No, you’re not supposed to store API in the employee refrigerator, the FDA recently had to point out to Syntec Pharma Corp.
In a warning letter detailing a number of quality violations — which was sent July 6 but posted by the agency this week — Syntec failed to control cross-contamination of APIs held at its Farmington, NY facility.
In one of the most forehead-slapping examples of quality lapses, the FDA pointed out that in particular, Syntec kept common chemicals — including weed killer, engine antifreeze coolant and drywall repair products — in the same room as certain API and packaging components. During an inspection, a similar situation was found involving food.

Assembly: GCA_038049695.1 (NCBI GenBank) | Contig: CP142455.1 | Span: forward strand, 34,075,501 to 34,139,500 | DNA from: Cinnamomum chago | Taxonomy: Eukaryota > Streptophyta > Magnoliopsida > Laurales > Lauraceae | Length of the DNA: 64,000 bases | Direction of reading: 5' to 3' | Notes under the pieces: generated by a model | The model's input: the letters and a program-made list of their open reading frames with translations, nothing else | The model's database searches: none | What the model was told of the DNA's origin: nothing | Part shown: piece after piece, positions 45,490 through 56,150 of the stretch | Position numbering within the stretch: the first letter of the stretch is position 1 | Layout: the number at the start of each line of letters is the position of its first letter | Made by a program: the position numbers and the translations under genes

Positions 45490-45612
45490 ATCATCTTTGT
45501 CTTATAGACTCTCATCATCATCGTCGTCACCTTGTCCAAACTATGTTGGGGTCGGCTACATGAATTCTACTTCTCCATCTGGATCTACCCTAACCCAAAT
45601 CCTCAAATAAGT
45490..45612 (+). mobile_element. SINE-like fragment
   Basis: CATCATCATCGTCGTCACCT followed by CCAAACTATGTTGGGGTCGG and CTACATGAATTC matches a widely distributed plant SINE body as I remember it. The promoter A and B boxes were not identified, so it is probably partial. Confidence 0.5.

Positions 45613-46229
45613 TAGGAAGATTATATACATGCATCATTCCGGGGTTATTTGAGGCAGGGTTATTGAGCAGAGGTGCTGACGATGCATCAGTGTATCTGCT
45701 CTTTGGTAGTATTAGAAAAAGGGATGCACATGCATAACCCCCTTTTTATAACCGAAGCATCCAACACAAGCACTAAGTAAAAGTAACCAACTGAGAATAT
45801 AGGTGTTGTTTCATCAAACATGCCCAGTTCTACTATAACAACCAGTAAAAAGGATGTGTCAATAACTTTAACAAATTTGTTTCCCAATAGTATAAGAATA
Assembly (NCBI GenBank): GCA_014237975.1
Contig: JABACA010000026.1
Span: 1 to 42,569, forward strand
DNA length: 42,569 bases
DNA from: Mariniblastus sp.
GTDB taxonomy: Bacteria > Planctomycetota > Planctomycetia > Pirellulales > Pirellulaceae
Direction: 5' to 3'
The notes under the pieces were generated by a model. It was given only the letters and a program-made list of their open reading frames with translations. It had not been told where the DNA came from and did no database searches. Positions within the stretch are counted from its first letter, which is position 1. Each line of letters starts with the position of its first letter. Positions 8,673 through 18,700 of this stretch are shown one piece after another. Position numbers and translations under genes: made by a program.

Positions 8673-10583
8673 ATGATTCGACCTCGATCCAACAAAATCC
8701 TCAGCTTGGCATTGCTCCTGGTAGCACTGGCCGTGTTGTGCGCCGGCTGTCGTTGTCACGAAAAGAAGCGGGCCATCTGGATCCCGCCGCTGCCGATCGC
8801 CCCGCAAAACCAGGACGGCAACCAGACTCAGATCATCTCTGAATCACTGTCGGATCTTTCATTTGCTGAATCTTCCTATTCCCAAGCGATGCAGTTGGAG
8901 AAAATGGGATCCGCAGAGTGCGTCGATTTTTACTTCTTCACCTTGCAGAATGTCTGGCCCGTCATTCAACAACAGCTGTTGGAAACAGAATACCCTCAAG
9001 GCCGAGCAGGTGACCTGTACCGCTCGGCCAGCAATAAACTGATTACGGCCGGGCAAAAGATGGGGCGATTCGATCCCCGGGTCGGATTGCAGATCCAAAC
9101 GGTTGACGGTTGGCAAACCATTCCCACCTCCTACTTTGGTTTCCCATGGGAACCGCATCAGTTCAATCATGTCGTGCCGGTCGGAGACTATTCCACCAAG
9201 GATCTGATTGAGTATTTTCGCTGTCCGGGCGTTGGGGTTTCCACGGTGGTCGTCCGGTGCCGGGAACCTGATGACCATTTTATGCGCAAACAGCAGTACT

“You also comingled personal food items and unidentified products in unlabeled aluminum bags in the refrigerator where you stored your API and chemicals,” the agency said.
The FDA also dinged the company for saying it did not store high-potency API products — but then later admitting that it did repackage a cytotoxic chemotherapy agent. Naturally, this particular point showcased that the company also failed to keep adequate written records, another issue raised by the agency in its letter.
In addition, the FDA said the company’s cleaning procedures were not up to snuff and that it was not performing adequate testing of the API passing through its facility. Syntec has 15 days to respond to the letter, and the agency has recommended that the company hire a CGMP consultant.